God sees Christ in you. Did you know that? This means you should see Christ in yourself-and in other people. Once you start seeing from this divine perspective, everything changes. Fr. Richard Rohr, a Catholic priest, says, "From this most positive and dignified position, you can let go of and even easily admit your wrongs. You are being held so strongly and so deeply that you can stop holding onto or defending yourself. God forever sees and loves Christ in you; it is only we who doubt our divine identity as children of God."

Believing this allows you to be filled with God's love and enables you to forgive and love yourself, which empowers you to love and forgive others-especially those with whom you disagree. This is what Christians do.

Jesus never sugarcoats his welcoming of people. He tells sinners not to sin, sure, but only after he embraces them, loves them, and becomes their friend. He never worries about being associated with the so-called wrong people, with prostitutes and tax collectors. He doesn't care about his reputation. He cares about salvation, and he wants everyone to have it.

Do you remember that dust-up between the Chick-fil-A restaurant chain and the LGBTQ community? The president of Chick-fil-A has a sincerely held belief about traditional marriage that it should be reserved for one man and one woman. It is his right to believe this. Because of this belief, a gay activist organized a boycott against Chick-fil-A. (As an aside, the president and gay activist have since become good friends, but that's another story about what happens when we dare to look past labels, treat one another with civility, and see the Christ in the other.)

You probably also remember that Chick-fil-A is always closed on Sundays. It's a company-wide policy. But on the day after the shooting in Orlando-a Sunday-Chick-fil-A brewed gallons of tea and prepared hundreds of sandwiches and handed them out for free to people donating blood to the victims.

No debate. No parsing of opinion. Just love.

People have differences, and these differences matter. But they don't give us an excuse to withhold love. To love as God loves is to love all of creation. God loves his enemies. And you know who God's enemies are, right?

Us. You and me. It sounds harsh, I know, but the Bible teaches that our sins make us enemies of God because sin makes us imperfect and God is perfect. Our sin separates us from God. But this is where things gets interesting. Instead of opposing his enemies, God does something completely different.

God stretches out the arms of love, and he dies for his enemies. For us.

In the letter to the Romans, Paul says, "For if while we were enemies, we were reconciled to God through the death of his Son, much more surely, having been reconciled, will we be saved by his life."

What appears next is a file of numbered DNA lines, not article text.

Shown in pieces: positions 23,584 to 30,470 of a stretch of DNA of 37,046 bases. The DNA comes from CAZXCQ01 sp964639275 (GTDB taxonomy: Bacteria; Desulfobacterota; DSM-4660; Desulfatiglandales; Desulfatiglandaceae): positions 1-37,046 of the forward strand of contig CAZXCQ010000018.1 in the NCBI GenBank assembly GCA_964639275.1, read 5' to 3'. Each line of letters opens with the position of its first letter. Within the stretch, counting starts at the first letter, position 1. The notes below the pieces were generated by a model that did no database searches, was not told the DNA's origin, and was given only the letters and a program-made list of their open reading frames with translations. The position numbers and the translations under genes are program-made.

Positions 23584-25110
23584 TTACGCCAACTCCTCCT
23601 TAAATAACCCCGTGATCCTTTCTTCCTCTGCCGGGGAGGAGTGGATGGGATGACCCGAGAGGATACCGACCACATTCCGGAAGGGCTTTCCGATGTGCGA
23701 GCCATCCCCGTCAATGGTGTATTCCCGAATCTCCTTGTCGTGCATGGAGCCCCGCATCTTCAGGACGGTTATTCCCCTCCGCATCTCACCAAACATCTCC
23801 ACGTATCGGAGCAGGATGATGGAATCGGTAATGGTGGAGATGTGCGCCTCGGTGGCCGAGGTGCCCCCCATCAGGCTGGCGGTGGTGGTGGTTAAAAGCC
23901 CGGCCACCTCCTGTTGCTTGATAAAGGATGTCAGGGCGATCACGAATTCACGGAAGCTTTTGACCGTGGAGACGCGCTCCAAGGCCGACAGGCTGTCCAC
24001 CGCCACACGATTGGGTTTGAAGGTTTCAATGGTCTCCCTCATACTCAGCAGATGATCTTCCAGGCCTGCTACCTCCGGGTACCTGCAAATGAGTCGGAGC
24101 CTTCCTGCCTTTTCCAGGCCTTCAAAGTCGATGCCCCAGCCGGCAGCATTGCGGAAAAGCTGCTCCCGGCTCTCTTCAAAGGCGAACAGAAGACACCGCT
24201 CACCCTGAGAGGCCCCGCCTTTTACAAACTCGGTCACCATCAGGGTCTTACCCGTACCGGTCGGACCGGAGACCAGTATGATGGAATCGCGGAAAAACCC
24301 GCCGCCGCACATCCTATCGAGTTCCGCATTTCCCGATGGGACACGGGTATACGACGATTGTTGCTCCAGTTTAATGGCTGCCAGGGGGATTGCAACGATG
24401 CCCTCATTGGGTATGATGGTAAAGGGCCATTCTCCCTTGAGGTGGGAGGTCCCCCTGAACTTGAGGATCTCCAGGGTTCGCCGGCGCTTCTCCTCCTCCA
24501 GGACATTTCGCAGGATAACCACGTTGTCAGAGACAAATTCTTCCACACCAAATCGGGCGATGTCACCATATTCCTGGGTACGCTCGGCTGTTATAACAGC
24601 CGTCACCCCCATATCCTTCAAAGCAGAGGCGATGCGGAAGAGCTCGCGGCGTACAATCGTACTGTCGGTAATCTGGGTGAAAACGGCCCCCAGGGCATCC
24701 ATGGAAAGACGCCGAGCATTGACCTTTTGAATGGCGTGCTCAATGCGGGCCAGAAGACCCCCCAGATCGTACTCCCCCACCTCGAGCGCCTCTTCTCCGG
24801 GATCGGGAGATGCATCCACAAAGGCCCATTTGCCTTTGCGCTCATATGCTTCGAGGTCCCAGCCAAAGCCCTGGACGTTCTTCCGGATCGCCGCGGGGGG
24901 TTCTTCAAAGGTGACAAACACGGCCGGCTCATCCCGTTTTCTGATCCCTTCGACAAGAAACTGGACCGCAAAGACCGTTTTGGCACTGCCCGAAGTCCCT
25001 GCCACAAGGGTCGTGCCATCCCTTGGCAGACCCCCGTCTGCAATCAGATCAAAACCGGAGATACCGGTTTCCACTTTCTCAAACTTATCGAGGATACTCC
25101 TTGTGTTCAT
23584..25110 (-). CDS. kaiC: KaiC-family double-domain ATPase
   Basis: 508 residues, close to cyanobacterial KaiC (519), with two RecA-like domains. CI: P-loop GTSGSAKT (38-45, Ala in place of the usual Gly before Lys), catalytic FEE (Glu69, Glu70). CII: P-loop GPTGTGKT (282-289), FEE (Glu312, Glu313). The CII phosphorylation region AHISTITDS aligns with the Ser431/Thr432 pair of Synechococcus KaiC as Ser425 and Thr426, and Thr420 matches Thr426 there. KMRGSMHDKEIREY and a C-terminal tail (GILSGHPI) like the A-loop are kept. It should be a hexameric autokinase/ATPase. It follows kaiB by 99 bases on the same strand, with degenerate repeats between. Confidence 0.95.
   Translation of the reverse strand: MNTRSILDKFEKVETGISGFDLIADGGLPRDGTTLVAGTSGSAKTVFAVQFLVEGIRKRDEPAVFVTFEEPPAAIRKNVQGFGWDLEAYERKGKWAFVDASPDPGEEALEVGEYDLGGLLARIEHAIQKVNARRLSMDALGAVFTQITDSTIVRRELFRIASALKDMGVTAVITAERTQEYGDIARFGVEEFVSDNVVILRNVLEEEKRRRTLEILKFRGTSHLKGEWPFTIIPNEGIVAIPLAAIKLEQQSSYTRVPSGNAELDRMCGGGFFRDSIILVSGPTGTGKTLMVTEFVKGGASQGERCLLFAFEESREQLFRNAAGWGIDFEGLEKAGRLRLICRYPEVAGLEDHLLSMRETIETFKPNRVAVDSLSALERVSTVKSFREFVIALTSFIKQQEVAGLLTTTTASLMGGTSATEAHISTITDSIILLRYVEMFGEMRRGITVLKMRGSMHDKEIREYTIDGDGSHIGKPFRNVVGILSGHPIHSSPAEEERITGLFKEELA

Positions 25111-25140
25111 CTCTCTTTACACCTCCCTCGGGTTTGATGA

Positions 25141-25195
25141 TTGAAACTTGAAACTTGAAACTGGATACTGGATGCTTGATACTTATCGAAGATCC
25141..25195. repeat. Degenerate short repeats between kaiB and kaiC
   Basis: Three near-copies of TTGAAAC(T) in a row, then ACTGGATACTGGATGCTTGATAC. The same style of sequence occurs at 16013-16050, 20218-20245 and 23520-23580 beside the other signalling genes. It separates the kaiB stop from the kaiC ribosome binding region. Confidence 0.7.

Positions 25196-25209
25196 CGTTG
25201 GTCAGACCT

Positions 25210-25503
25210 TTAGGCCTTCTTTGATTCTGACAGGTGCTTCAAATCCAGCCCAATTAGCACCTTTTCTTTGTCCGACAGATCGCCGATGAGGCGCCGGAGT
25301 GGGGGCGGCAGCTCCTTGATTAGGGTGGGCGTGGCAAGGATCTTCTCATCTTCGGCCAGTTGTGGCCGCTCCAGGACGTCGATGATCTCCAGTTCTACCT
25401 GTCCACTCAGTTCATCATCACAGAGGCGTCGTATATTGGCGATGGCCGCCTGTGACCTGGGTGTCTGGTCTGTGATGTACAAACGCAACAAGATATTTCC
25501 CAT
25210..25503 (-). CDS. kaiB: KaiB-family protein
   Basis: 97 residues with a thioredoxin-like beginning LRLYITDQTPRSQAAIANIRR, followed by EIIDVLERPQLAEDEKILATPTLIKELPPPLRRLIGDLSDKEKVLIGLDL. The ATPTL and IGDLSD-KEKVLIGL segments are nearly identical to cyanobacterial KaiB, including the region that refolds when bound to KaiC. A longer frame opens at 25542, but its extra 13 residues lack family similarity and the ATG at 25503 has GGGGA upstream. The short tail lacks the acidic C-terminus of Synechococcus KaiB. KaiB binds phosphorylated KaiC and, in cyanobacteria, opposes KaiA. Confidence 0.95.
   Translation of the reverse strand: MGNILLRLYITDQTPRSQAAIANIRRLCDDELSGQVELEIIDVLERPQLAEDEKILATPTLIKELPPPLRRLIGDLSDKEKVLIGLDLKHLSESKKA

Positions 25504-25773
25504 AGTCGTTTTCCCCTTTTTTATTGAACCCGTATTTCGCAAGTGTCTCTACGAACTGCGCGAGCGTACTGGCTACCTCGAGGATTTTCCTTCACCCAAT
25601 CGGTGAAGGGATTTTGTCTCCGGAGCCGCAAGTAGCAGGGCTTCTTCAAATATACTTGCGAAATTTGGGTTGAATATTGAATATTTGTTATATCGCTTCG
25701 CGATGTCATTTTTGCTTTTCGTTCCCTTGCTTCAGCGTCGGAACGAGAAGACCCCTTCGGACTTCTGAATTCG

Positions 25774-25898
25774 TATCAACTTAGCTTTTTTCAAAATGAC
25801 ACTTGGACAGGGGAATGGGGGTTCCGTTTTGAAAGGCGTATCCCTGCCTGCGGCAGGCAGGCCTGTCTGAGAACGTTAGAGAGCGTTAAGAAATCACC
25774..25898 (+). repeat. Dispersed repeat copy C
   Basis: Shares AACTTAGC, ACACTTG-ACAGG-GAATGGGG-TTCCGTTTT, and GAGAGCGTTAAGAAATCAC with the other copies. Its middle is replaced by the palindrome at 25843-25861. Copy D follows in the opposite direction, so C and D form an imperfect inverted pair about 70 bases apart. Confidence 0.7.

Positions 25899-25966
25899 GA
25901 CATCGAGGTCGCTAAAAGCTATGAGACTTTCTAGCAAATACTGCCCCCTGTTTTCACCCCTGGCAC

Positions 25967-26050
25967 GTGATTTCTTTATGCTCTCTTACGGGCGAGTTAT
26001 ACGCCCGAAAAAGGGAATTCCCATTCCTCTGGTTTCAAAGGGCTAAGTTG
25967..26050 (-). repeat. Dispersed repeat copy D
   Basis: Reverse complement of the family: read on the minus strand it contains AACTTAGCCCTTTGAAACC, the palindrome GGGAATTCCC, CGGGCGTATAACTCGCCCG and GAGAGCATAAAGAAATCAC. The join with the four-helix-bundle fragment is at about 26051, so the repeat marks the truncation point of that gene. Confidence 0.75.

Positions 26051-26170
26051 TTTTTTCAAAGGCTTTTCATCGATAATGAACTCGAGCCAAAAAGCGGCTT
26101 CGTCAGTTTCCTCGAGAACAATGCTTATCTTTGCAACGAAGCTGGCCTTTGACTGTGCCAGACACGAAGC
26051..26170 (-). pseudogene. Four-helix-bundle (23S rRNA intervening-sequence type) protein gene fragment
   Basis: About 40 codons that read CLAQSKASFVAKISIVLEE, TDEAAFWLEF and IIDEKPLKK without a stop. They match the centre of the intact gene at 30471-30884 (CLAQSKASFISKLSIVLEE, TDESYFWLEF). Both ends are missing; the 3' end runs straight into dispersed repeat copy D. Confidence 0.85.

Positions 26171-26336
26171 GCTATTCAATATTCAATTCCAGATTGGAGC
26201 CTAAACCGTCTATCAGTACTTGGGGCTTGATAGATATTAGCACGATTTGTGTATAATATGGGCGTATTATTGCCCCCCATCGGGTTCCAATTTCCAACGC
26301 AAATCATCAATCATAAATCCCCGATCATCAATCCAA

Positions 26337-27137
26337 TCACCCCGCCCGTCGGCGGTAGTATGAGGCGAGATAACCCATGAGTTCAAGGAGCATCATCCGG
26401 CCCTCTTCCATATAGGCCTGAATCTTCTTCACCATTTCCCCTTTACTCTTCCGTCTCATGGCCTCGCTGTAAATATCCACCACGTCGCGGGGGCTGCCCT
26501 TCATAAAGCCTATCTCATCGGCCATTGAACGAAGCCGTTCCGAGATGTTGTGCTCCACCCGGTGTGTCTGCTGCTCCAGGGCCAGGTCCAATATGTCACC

In our sin, we alienate ourselves from God. Jesus' response to that sin is to pour out his life for us. What he asks is that we do the same for one another.

There was and still is a lot of anger and blame going around since the Orlando shooting. It is easy to get caught up in blame. It makes us feel better to feel angry and point the finger at someone.

My challenge to you is to heed Fr. Rohr's advice: Take the divine perspective by looking for Jesus in the faces of your brothers and sisters as Christ does. This is the only antidote I know for despair. We cannot, must not despair. It is okay to feel hopeless from time to time. But it is not okay to remain hopeless, because humanity, while deeply divided, is ultimately stitched together by love, not hate. When hatred seeks to rip us apart, God always re-sews in love. Always.

We saw this re-making in the weeks following the Orlando shooting. In the midst of tragedy, there were bright moments, as there always are when hatred rears its ugly head. Love fights back. It always does, and love always wins.

One way that love wins is through mourning. We must wrap our arms around the LGBTQ community and love them through this awful ache. They are scared right now. The worst mass shooting in history targeted them. How would you feel? I would be terrified. I would feel pushed to the edge of society and very vulnerable.

Jesus spends his entire ministry focusing on the vulnerable people. He goes painfully out of his way to ensure that those who feel neglected, downtrodden, and cast aside know of his love.

It is not the church's job to tell you what to believe about every social issue-sexual ethics. gun control, abortion. These are complicated issues with no easy answers. I won't-and the church shouldn't-tell you what to believe. The church's job-and my job-is to declare to you the love of Christ.

And that in Christ, there is no longer Jew nor Greek. Slave nor free.

No male.

No female.

Just children.

Children of a living, loving God bound together as one. May we go forth and treat one another as God always intends-as brothers and sisters-children of a most merciful Father who hears our cries in the dark of a bloody night and always, always, always comes running.

Rest in Peace:

Stanley Almodovar III. Amanda L. Alvear. Oscar A. Aracena Montero. Rodolfo Ayala Ayala. Antonio Davon Brown. Darryl Roman Burt II. Angel Candelario-Padro. Juan Chavez Martinez. Luis Daniel Conde. Cory James Connell. Tevin Eugene Crosby. Deonka Deidra Drayton. Simón Adrian Carrillo Fernández. Leroy Valentin Fernandez. Mercedez Marisol Flores. Peter Ommy Gonzalez Cruz. Juan Ramon Guerrero. Paul Terrell Henry. Frank Hernandez. Miguel Angel Honorato. Javier Jorge Reyes. Jason Benjamin Josaphat. Eddie Jamoldroy Justice. Anthony Luis Laureano Disla. Christopher Andrew Leinonen. Alejandro Barrios Martinez. Brenda Lee Marquez McCool. Gilberto R. Silva Menendez. Kimberly Jean Morris. Akyra Monet Murray. Luis Omar Ocasio Capo. Geraldo A. Ortiz Jimenez. Eric Ivan Ortiz-Rivera. Joel Rayon Paniagua. Jean Carlos Mendez Perez. Enrique L. Rios Jr. Jean Carlos Nieves Rodríguez. Xavier Emmanuel Serrano-Rosado. Christopher Joseph Sanfeliz. Yilmary Rodríguez Solivan. Edward Sotomayor Jr. Shane Evan Tomlinson. Martin Benitez Torres. Jonathan A. Camuy Vega. Juan Pablo Rivera Velázquez. Luis Sergio Vielma. Franky Jimmy DeJesus Velázquez. Luis Daniel Wilson-Leon. Jerald Arthur Wright.

Until next time. 

Peace and Love. 

Ryan Casey